Betsoft is one of the most popular software providers in the industry today. But their history is tainted by multiple shady incidents over the past several years.
First off, “Jason” posted a 2016 complaint online regarding a jackpot that he hit on Betsoft’s Glam Life. He landed five yacht symbols in an active payline on a $0.50-per-line wager.
Glam Life’s top prize was worth 1 million coins at the time, which translates to a $500,000 prize when accounting for the $0.50 coin. Betsoft confiscated his winnings under the banner that he wasn’t betting the $1 max coin size.
This excuse doesn’t hold any weight when considering that the jackpot is/was supposed to be available at any coin denomination. After Jason pointed this out, Betsoft switched their excuse to how the Glam Life jackpot can’t be won during free spins.
The paytable failed to mention anything about this rule at the time. Betsoft quickly changed the paytable to state that Glam Life’s jackpot cannot be won during any bonus.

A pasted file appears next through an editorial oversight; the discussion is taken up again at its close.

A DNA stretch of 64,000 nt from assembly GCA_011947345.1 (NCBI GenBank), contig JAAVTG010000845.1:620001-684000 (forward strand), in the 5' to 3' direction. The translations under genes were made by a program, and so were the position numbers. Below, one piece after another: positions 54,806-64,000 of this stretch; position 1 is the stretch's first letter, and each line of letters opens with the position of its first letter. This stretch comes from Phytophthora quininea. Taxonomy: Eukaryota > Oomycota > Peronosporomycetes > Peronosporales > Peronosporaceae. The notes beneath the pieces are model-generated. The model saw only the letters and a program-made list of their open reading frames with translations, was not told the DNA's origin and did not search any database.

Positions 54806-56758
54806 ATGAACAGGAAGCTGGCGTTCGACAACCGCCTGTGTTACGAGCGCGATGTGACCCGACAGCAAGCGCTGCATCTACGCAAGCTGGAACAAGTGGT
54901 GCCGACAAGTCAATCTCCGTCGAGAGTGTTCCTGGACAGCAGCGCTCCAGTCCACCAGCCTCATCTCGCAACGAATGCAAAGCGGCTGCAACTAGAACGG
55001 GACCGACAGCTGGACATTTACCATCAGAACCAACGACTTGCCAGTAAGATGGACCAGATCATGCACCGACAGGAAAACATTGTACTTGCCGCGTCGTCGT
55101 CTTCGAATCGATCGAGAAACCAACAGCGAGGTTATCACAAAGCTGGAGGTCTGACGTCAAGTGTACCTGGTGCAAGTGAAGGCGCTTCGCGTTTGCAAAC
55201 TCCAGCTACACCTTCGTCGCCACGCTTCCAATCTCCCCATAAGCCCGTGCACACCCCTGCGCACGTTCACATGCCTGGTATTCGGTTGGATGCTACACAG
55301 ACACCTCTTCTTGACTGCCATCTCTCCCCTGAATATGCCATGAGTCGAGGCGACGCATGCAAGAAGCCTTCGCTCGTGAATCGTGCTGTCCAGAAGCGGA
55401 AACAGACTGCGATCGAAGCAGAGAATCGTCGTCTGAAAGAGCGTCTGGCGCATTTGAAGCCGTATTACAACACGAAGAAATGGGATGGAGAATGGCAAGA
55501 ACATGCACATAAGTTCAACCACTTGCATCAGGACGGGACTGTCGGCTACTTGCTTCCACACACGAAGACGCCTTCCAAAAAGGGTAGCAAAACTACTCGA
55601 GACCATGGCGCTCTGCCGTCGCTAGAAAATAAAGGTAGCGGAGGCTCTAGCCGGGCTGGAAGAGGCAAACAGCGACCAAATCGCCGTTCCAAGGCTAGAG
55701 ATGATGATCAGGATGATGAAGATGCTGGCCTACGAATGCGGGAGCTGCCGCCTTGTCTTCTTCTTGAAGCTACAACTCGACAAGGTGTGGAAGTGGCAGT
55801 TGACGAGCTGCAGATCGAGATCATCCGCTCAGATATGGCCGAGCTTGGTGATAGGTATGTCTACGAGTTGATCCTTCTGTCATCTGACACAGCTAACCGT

Jason and Betsoft eventually settled on an undisclosed amount, and the player was forced to issue public apology as part of that.
The company lost its license with the Alderney Gambling Control Commission in 2014 for undisclosed reasons.
They were also caught running a faulty keno game in 2010. They tried rectifying the situation with an RNG report from an unknown entity, which satisfied no one.
Going back to Jason and the Glam Life jackpot, it should be noted that the casino he was playing at, Betcoin.ag, isn’t entirely innocent in the matter, either.
Jason contacted them for help when Betsoft refused to pay the jackpot. They were useless, though, and instead said that they couldn’t do anything.
Maybe this is completely true, and Betcoin has no power over Betsoft’s actions. But it doesn’t help Betcoin.ag’s case when considering that they’ve also been caught running pirated Novomatic games.
CyberRock Entertainment is notorious for cash-out delays, nonpayment, and strange terms and conditions. An example of the latter is that you can only win 10x your deposit amount if you deposit less than $250.
This means that if you were to deposit $200 and hit a jackpot worth $100,000, then you’d only be able to collect up to $2,000 (200 x 10).
Even if you were able to win the full $100k, you’d have a difficult time getting the money. CyberRock typically takes over two weeks just to process withdrawals.